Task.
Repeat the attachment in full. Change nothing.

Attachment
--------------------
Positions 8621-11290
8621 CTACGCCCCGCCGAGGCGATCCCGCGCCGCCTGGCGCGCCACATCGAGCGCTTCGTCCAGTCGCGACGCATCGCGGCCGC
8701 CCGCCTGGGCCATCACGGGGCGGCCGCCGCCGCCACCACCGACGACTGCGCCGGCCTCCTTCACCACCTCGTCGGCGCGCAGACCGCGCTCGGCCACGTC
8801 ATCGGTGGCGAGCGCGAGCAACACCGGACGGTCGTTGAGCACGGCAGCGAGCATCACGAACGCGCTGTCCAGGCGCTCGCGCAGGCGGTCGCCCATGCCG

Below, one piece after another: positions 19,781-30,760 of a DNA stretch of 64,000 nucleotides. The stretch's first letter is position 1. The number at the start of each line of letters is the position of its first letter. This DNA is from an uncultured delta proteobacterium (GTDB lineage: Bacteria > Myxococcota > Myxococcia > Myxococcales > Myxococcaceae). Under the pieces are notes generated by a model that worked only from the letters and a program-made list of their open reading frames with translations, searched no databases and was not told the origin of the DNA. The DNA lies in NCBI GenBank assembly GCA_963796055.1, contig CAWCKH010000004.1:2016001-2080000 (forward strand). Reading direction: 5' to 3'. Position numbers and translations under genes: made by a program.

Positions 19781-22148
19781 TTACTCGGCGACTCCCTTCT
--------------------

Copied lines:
Positions 8621-11290
8621 CTACGCCCCGCCGAGGCGATCCCGCGCCGCCTGGCGCGCCACATCGAGCGCTTCGTCCAGTCGCGACGCATCGCGGCCGC
8701 CCGCCTGGGCCATCACGGGGCGGCCGCCGCCGCCACCACCGACGACTGCGCCGGCCTCCTTCACCACCTCGTCGGCGCGCAGACCGCGCTCGGCCACGTC
8801 ATCGGTGGCGAGCGCGAGCAACACCGGACGGTCGTTGAGCACGGCAGCGAGCATCACGAACGCGCTGTCCAGGCGCTCGCGCAGGCGGTCGCCCATGCCG

Below, one piece after another: positions 19,781-30,760 of a DNA stretch of 64,000 nucleotides. The stretch's first letter is position 1. The number at the start of each line of letters is the position of its first letter. This DNA is from an uncultured delta proteobacterium (GTDB lineage: Bacteria > Myxococcota > Myxococcia > Myxococcales > Myxococcaceae). Under the pieces are notes generated by a model that worked only from the letters and a program-made list of their open reading frames with translations, searched no databases and was not told the origin of the DNA. The DNA lies in NCBI GenBank assembly GCA_963796055.1, contig CAWCKH010000004.1:2016001-2080000 (forward strand). Reading direction: 5' to 3'. Position numbers and translations under genes: made by a program.

Positions 19781-22148
19781 TTACTCGGCGACTCCCTTCT